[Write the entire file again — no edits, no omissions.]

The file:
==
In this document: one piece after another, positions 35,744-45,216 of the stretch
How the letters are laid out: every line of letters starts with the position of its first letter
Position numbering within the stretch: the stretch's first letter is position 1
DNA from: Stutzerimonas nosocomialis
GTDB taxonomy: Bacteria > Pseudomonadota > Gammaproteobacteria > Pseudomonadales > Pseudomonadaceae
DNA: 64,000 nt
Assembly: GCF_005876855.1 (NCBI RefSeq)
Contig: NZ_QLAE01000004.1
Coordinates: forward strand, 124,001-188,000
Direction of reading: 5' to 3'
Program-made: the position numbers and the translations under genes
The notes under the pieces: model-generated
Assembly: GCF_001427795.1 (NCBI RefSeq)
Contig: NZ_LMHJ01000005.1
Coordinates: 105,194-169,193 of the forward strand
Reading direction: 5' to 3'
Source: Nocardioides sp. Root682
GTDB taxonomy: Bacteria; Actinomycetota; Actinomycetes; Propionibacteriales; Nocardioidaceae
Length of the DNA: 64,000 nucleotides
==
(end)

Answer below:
In this document: one piece after another, positions 35,744-45,216 of the stretch
How the letters are laid out: every line of letters starts with the position of its first letter
Position numbering within the stretch: the stretch's first letter is position 1
DNA from: Stutzerimonas nosocomialis
GTDB taxonomy: Bacteria > Pseudomonadota > Gammaproteobacteria > Pseudomonadales > Pseudomonadaceae
DNA: 64,000 nt
Assembly: GCF_005876855.1 (NCBI RefSeq)
Contig: NZ_QLAE01000004.1
Coordinates: forward strand, 124,001-188,000
Direction of reading: 5' to 3'
Program-made: the position numbers and the translations under genes
The notes under the pieces: model-generated
Assembly: GCF_001427795.1 (NCBI RefSeq)
Contig: NZ_LMHJ01000005.1
Coordinates: 105,194-169,193 of the forward strand
Reading direction: 5' to 3'
Source: Nocardioides sp. Root682
GTDB taxonomy: Bacteria; Actinomycetota; Actinomycetes; Propionibacteriales; Nocardioidaceae
Length of the DNA: 64,000 nucleotides